Our Problems Are Not Our Problems, They’re Just Symptoms Of Deeper Problems (2-5-21)

Richard Spencer tweets Friday: “I’m taking a substantial break from posting on Twitter, though I might check back in occasionally to see news and such. This site has taken too much of my energy for years now, and it’s time to focus on more important stuff.”

if you are spending too much energy on Twitter or on extreme sports or on talking to the secretary at work or in caring for homeless dudes, that’s not the problem. That’s just a symptom of a deeper problem of a lack of connection. When we connect normally with ourselves and others, these things naturally sort themselves out. When we attack symptoms, we’re just going to play whackamole.

If you have somebody or something that is taking too much of your energy for years, then that person or place is not the problem. It’s just a symptom. If you’ve got a problem in one area of your life, e.g. tweeting too much to get that dopamine rush, you have the problem (dopamine chasing leading to unmanageability) throughout your life. That does not mean it is a bad idea to quit something cold turkey or to permanently abstain from a process or substance, but you are only dealing with symptoms not root causes, which will inevitably get back to selfishness and lack of normal human connection. My dad would often say, “It is easier to abstain than to be moderate.” True, but what is even easier is to ignore the root of a problem and only concern yourself with the shoots. If you can’t handle social media or chocolate or wine or politics or TV sports without indulging to excess, then you’ve got miswiring problem and the solution is to rewire. You’re reacting to stimuli in ways that don’t serve you, so rewire your reactions. I often hear people say how much better they feel when they abstain from social media or TV or politics, but it is the toxic way one compulsively and helplessly uses these things that is the problem. If you can’t stop yourself doing something that is bad for you, you need help. Usually people have to hit a wall or pass the age of 40 to become willing to do the work to get recovery. Ideally, one would not need to crash to get help.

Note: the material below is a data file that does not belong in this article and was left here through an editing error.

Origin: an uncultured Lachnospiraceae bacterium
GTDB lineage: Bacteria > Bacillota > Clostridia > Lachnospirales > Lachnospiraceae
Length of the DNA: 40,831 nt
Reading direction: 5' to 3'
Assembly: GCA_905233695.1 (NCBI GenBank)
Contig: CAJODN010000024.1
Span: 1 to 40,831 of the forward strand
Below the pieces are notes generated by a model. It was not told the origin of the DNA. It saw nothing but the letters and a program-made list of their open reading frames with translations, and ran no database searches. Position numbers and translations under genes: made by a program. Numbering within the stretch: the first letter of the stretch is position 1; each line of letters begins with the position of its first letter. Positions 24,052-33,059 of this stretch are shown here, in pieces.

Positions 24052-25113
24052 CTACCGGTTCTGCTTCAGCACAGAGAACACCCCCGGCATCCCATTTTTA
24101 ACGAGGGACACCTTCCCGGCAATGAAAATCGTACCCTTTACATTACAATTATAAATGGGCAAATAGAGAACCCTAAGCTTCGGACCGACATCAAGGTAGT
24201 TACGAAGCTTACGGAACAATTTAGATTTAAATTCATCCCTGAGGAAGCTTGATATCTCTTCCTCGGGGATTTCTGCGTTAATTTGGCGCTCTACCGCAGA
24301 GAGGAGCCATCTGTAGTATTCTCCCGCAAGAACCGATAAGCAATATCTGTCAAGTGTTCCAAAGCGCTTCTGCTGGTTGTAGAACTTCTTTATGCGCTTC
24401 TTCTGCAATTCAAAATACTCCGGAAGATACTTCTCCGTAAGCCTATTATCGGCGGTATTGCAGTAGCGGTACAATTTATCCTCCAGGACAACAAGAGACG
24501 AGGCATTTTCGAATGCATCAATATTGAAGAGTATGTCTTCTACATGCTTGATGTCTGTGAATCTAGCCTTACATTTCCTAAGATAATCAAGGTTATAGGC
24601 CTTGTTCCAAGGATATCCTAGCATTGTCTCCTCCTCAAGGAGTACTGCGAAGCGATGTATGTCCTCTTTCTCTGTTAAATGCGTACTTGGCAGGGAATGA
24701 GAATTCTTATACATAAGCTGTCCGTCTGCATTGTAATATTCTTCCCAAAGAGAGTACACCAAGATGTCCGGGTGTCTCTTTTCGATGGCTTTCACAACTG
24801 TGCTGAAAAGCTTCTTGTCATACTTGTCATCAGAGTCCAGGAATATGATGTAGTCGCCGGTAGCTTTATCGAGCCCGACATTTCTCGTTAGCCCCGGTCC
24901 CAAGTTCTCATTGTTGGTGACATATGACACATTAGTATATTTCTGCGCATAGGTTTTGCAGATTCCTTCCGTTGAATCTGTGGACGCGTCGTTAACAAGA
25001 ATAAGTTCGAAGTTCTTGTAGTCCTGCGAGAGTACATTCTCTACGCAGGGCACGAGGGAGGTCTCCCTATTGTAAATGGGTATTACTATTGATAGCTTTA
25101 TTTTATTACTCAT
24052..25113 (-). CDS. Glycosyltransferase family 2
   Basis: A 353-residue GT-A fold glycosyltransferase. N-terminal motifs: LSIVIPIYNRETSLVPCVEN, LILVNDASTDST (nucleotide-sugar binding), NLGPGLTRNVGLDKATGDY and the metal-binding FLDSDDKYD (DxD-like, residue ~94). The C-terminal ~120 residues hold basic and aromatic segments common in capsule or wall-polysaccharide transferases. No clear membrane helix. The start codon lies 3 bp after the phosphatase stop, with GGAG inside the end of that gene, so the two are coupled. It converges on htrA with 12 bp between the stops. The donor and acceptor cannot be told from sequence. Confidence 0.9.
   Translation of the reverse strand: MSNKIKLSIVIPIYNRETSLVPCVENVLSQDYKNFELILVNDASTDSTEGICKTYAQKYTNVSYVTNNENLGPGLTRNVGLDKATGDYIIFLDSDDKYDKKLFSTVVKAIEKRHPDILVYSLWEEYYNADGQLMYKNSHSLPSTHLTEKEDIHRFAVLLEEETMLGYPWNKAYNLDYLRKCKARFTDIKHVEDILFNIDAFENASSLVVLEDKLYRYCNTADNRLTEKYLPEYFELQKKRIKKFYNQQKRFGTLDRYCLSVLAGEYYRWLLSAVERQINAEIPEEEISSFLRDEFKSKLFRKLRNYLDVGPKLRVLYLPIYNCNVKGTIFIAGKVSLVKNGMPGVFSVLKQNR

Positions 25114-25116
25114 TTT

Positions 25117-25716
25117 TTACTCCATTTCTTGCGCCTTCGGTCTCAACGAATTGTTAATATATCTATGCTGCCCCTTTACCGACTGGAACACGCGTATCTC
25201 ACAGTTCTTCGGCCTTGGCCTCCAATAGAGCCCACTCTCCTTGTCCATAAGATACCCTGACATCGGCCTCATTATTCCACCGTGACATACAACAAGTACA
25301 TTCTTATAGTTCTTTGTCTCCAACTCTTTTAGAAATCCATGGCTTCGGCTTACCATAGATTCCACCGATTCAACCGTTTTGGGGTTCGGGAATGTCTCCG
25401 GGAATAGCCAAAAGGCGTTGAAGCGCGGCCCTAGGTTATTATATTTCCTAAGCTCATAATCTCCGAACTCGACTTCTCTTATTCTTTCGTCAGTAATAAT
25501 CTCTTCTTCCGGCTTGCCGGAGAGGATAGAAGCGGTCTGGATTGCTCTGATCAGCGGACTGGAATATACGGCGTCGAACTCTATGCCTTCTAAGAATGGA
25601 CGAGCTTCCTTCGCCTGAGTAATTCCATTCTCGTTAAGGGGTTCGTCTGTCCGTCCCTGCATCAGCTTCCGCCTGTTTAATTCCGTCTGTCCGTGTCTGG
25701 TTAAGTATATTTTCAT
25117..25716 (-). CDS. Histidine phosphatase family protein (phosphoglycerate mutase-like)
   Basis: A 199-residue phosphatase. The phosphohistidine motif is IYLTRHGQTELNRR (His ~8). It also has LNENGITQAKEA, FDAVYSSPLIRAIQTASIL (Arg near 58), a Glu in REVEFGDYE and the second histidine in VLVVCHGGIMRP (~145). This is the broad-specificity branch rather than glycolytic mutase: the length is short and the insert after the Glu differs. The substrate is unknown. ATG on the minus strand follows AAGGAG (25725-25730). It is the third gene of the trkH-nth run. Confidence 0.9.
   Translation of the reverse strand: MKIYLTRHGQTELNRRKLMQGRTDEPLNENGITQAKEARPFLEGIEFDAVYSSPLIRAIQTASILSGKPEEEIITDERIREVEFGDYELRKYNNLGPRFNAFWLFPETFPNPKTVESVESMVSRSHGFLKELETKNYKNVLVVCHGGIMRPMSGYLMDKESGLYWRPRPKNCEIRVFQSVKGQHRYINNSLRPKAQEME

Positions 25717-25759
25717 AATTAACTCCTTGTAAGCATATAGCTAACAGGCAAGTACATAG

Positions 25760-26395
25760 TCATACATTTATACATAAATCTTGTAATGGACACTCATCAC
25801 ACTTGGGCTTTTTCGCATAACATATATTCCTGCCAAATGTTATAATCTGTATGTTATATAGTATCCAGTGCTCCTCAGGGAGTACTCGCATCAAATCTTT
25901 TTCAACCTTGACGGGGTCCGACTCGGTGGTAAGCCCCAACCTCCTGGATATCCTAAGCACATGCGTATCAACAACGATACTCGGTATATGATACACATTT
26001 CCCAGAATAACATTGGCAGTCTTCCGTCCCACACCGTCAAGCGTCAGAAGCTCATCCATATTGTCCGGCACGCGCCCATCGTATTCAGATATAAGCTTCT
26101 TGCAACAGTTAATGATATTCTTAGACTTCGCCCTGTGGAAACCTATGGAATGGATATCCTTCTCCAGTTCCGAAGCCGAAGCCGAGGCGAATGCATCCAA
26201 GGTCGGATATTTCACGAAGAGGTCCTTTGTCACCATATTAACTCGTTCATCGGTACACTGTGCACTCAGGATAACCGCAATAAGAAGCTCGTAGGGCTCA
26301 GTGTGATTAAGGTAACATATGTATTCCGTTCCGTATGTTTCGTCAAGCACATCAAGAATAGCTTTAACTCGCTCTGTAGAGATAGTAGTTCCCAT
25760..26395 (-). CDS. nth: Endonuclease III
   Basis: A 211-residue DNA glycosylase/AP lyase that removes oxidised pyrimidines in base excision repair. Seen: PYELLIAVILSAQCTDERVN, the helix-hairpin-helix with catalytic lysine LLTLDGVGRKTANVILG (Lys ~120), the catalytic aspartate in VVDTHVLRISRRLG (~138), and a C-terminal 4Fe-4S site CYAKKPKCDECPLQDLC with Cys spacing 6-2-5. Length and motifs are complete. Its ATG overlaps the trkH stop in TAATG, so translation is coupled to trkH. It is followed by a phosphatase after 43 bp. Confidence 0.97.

Richard Spencer, who earlier in his life wanted to devote himself to theater, appears motivated by attention seeking and uniqueness seeking. I think I recognize that because I have the same tendency. I don’t like analyzing people by their motivations, but if you can come up with one explanation that seems to explain otherwise mystifying behavior, then you are using abductive reasoning aka reasoning from inference. You are behaving like a detective in a genre detective story. You start with observations and you seek the simplest and most likely conclusion from the observations.

I don’t think I live stream out of compulsion. If I have nothing to say, I don’t go live. I don’t tweet, blog, make content out of compulsion any more because I’m learning to come to peace with myself. If you are wasting your energy, you are not at peace with yourself. How would one know if one is live streaming or tweeting out of compulsion? It will interfere with the rest of your life, not complement it. It will produce unmanageability. When I want to meet up with a friend, I usually move around my livestreaming not vice versa.

If you live for sports or politics or gambling, you live to escape from your life. Extreme fandom means you are a marginalized loser. The more you need to bask in reflected glory, the less glory you are building for yourself. If you are good with God or with yourself or with others, you probably don’t need as intensely to bask in the reflected glory of others.

The more intense your emotions about sports or politics, the more messed up you are. Notes this article: “Fans invest time and energy into sports because it’s an escape from the other parts of their lives. Fans are fans, because they are part of the team. Fans are fans because they want to be a part of the story.”

About Luke Ford

I've written five books (see Amazon.com). My work has been followed by the New York Times, the Los Angeles Times, and 60 Minutes. I teach Alexander Technique in Beverly Hills (Alexander90210.com).
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